What Skills Do Sociology Majors Learn and What Is the Pathway to Using Them on the Job?
Findings from Wave 2 of ASAís baccalaureate survey
by Roberta Spalter-Roth and Nicole Van Vooren, ASA Research and Development Department
ASA has an ongoing research effort, called "What Can I Do with a Bachelorís Degree in Sociology," to help assess how satisfied students who major in sociology are with their degree, if they are using skills they learned in college sociology, and if they are in graduate school and/or in the labor force. In 2006, the ASA Research and Development Department initially examined the specific skills learned by a sample of 1,777 U.S. sociology majors who had earned baccalaureate degrees in 2005 (see January 2006 Footnotes, p. 1).
After collecting a second wave of data in 2007 for 778 respondents, we examined the relationship between the skills students reported learning as part of the major and those used on the job. A key finding in this research is that sociology graduates who communicated to employers the skills they learned as undergraduates enhance the likelihood that they will actually use these skills on the job and will have greater job satisfaction than those who do not communicate that they have these skills.
Among the respondents to the 2007 survey, 60 percent of the graduates were employed in December 2006 and not attending graduate school (either full or part time), and 22 percent were working and attending graduate school. Those attending graduate school full-time and not working comprised 13 percent of the respondents (see What Are They Doing with a Bachelorís Degree in Sociology? at www.asanet.org/galleries/Research/ASAResearchBrief_corrections.pdf). Given the cohortís dominant experience of post-graduate employment (82 percent), this article describes the relationship between the skills learned as sociology majors and the skills these graduates have used on the job.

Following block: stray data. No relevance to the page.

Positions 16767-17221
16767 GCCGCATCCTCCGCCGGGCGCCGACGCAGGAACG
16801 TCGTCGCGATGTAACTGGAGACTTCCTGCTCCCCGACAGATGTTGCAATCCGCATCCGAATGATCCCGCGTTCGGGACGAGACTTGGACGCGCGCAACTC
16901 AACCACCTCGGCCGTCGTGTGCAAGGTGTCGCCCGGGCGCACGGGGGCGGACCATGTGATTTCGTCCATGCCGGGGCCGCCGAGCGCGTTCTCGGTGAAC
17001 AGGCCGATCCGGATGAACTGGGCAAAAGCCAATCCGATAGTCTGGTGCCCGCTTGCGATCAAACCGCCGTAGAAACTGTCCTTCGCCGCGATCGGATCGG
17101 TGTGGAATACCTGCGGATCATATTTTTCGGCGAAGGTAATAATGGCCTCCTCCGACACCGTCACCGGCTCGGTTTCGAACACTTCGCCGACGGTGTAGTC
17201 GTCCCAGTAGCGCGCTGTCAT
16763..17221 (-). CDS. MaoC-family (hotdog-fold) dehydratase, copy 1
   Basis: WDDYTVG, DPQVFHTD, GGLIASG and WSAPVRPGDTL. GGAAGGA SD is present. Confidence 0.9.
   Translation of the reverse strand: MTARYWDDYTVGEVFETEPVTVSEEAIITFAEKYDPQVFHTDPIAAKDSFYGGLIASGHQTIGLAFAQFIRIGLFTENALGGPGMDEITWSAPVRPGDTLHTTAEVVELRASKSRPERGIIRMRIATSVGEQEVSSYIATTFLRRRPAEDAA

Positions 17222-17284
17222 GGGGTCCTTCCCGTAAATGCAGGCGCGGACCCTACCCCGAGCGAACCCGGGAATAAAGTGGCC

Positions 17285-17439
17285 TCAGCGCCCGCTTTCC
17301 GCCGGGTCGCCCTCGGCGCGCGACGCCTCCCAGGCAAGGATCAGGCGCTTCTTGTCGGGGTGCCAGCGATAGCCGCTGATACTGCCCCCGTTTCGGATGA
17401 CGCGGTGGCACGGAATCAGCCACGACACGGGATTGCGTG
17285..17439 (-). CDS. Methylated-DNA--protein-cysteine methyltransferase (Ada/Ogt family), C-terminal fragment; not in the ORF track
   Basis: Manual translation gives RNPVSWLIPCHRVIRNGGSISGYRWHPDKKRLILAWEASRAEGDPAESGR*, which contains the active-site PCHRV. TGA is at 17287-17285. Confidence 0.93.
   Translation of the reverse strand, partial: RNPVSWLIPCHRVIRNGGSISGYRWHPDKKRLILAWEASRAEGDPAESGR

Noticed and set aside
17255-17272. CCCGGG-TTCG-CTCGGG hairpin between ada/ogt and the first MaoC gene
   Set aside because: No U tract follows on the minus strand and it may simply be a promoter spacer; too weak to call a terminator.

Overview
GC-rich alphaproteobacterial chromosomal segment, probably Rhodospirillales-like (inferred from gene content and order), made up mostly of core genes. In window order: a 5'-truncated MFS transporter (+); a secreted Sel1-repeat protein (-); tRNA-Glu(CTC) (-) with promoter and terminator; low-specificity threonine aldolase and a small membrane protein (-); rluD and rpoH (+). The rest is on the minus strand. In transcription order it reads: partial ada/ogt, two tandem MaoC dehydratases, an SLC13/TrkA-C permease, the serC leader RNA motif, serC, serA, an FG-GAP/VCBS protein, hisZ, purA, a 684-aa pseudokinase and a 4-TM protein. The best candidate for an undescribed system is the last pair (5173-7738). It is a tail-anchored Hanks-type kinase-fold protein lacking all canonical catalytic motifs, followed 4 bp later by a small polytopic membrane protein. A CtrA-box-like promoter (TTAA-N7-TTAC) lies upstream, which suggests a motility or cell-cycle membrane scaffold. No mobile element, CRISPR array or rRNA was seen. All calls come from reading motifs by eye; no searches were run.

We find that respondents listing skills learned in their sociology majoir on their resumes and discussing these skills in job interviews is key in the pathway between skills they have learned and applying these skills on the job. Using these skills on the job is also related to higher job satisfaction. For example, 69 percent of majors strongly agreed that they knew how to evaluate different research methods before applying them in a study, yet 72 percent failed to list this skill on their resume (see Figure 1). Of the 28 percent who reported listing "evaluating research methods" on their resumes, 34 percent reported discussing it during the job interview. Of those who did discuss their evaluation skills during the job interview, 82 percent used this skill on their jobs. In contrast, the substantially larger group (72 percent) who did not list evaluation skills on their resumes, 80 percent did not discuss it during the job interview, and only 26 percent used this skill on the job. Even for the 31 percent who did not agree strongly that they learned to evaluate research methods, listing and discussing this skill increased the likelihood of using it on the job (not shown in Figure 1).
Using Statistical Software
Similar outcomes are found when we follow the pathway from undergraduate reports that they had learned social science statistical packages to their use of these packages on the job. Of the 44 percent of 2005 graduates who strongly agreed that they learned this skill as a part of their sociology major, just over half listed this ability on their resume (see Figure 2). Of those who listed statistical packages as a skill on their resume, only 32 percent discussed this ability during a job interview. Just over half (52 percent) of those who listed it on their resume and discussed it during an interview used it on the job. Contrast this outcome with those who did not list the skill on their resume and did not discuss their ability to use statistical packages during a job interview; of this group 7 percent reported that they used statistical packages on the job.
These findings suggest the need for faculty members to link skills learned to studentsí future plans and to clarify the relationship among skills learned, communicating skills to employers, and using the skills in real-world jobs. Students should learn to list the skills they have learned and to discuss them even if the particular job for which they are applying does not appear to require them.
Watch ASAís home page for additional research briefs from the 2007 wave of the study.